Remember when we told you about some of the films we were seeing at Fantastic Fest? Well, there are more, and you should know about them.
Directed by Mikkel Nørgaard, 90 minutes, Denmark.
Starring Frank Hvam and Casper Christensen.
Acquired by Drafthouse Films, will see “”a limited theatrical release across North America alongside a variety of VOD and digital platforms in 2016, with a Blu-ray/DVD release to follow later in the year.”
In 2012’s Klown, Casper Christensen and Frank Hvam, the Danish comedians that make up Klown (sometimes Klovn), took a bachelor party canoe trip to a river-side brothel. In Klown Forever, Casper moves to L.A. and Frank comes to try to save him, from expanding healthcare costs and Adam Levine, all while driving a Nissan Cube. (Things I never get tired of ridiculing include: Nissan Cubes, Adam Levine).
Klown often gets compared to Curb Your Enthusiasm, which is fair, given its penchant for heated comedic dialogues, directed improv, and etiquette-based comedy, where the characters are named after the actors and modeled after their lives as famous comedians in Denmark. But whereas Larry David is a slightly misanthropic and extremely neurotic Everyman, the Klown boys push their fictionalized natural personas right up to the edge of sociopathy. They don’t do terrible things by accident, they make conscious choices to engage in indefensible behavior, including one scene that I’m pretty sure was rape. And they don’t make it seem like you’d have to be a terrible person to do terrible things, which would probably never fly here (with the possible exception of It’s Always Sunny in Philadelphia).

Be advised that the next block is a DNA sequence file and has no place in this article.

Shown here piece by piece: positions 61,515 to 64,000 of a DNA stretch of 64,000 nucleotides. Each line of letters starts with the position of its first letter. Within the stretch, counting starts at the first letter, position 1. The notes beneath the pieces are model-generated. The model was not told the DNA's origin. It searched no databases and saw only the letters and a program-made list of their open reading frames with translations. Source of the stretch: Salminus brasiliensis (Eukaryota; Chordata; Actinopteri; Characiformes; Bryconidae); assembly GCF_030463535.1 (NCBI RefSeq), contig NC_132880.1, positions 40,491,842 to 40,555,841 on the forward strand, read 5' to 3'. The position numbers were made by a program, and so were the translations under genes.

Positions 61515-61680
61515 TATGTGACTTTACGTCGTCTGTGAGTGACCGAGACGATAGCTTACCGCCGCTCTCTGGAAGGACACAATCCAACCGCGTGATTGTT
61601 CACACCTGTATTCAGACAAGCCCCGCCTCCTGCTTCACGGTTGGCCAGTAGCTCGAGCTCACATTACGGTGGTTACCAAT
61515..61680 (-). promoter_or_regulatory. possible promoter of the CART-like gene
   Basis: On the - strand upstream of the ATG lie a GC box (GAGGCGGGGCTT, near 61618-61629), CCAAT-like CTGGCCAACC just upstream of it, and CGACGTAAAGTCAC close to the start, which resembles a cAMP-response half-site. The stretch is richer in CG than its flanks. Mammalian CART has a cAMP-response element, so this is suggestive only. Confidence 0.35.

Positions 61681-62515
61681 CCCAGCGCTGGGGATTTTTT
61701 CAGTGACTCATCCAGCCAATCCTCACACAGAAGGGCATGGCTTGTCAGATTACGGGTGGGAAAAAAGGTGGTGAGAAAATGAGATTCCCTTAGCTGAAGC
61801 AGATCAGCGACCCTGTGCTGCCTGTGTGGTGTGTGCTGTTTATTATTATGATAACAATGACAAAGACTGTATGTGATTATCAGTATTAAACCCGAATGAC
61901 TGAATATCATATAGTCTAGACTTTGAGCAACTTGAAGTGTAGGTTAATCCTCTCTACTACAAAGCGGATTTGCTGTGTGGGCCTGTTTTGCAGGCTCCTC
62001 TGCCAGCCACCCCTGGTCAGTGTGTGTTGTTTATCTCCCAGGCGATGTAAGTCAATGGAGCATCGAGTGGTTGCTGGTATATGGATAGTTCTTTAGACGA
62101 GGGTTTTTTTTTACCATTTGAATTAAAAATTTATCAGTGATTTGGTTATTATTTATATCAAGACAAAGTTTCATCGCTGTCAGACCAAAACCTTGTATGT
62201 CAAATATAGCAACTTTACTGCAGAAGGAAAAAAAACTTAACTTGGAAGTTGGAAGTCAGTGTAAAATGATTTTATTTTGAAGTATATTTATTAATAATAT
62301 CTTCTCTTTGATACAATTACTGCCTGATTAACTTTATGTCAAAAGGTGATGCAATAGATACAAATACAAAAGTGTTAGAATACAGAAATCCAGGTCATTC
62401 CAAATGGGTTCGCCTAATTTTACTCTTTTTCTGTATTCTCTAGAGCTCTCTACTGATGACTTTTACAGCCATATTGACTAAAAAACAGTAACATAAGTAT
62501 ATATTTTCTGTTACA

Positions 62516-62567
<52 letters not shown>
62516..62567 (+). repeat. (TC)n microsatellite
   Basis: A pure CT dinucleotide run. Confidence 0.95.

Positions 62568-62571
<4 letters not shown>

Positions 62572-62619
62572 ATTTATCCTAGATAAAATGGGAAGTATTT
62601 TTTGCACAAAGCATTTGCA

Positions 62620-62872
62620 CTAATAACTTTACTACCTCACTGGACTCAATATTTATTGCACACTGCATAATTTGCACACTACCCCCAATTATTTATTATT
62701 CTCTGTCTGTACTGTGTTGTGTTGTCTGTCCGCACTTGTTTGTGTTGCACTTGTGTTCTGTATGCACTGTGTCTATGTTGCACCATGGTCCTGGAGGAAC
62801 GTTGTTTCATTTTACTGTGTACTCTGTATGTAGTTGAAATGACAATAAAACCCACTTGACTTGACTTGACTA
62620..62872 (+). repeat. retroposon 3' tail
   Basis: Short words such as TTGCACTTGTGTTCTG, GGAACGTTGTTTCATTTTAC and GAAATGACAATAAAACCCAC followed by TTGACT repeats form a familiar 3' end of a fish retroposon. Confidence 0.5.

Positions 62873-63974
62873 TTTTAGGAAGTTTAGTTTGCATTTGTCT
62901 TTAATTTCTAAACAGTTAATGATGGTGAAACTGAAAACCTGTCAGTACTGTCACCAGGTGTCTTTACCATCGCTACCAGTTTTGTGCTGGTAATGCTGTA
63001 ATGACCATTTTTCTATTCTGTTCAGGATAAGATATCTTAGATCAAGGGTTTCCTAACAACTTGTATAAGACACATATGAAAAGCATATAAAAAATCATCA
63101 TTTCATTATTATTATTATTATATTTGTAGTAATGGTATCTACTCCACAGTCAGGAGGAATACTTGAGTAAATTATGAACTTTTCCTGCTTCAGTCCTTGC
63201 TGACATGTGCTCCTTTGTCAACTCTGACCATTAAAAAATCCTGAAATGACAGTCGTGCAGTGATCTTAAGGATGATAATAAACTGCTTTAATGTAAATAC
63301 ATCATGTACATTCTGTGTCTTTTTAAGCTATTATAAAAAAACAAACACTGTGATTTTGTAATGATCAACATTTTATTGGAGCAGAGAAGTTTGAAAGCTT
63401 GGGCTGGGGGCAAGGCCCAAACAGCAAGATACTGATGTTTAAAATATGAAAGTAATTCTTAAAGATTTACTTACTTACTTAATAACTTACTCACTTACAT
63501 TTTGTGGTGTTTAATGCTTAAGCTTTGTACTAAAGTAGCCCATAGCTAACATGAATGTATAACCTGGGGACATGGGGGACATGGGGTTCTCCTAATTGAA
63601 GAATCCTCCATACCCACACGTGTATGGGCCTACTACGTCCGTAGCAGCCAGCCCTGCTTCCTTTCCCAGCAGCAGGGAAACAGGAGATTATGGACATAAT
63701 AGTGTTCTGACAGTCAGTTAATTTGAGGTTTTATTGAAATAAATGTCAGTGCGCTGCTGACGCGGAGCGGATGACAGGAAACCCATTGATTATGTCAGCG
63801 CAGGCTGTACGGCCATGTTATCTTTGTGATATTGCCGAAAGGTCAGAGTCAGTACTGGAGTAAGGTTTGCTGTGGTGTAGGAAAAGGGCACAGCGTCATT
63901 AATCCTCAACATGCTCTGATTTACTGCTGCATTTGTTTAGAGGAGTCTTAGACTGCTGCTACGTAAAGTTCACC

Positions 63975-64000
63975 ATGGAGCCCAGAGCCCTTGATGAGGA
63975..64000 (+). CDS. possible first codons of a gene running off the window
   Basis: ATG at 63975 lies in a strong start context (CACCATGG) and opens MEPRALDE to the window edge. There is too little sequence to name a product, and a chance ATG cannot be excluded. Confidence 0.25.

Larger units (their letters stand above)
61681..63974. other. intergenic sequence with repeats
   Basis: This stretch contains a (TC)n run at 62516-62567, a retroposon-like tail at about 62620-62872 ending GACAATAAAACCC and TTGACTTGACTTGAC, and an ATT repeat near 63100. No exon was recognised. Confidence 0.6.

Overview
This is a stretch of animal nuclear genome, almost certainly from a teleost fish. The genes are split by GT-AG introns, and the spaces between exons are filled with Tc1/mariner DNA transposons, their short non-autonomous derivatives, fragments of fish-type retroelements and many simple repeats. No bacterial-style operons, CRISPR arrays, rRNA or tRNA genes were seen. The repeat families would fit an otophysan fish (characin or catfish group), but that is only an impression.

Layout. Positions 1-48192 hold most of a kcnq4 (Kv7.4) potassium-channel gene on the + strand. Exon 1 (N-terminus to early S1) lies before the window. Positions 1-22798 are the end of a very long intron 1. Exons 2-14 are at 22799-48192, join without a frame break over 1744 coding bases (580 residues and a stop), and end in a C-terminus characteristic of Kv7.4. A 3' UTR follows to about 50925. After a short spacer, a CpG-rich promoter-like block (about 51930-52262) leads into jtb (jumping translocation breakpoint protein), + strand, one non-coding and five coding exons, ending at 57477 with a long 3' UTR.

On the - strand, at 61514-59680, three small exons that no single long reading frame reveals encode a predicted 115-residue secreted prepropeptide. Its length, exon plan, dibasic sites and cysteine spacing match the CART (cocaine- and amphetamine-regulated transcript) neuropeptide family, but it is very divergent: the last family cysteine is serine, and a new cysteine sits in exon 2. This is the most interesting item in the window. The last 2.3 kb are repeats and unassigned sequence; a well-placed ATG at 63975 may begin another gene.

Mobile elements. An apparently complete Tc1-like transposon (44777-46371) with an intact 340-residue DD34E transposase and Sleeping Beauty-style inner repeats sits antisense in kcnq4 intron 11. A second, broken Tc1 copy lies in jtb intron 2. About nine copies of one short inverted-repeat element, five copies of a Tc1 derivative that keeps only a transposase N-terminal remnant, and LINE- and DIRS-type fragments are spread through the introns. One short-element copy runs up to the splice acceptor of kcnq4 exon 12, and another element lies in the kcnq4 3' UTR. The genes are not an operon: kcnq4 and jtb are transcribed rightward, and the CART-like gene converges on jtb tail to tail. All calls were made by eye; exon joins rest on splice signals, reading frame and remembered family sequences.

In fact, you could play a drinking game with everything they’d never get away with in the U.S., from depicting Casper’s erect penis to the general sense that every single scene could spawn an outraged thinkpiece. A decent portion of the jokes are based on f*cking or 69-ing or “snorting pussy,” so intellectuals who find sex jokes crass probably need not apply.
The beauty of Klown for me (as an intellectual who loves crass sex jokes) is that while they include a lot of broad sex humor, they don’t rely on the outrageousness of sex. They get into outrageous situations, but the humor is much more about timing and reactions — it’s not like American Pie where the entire scene is buildup for that one sight gag of Jason Biggs pounding a pie. Even if the gag is immature (and I’m a firm believer that there is no high and low brow in comedy, anymore than there is in fetishes — it’s not the content, it’s whether it gets you off), the execution is almost always a beautifully timed mixture of dialogue that snaps and clever sight gags.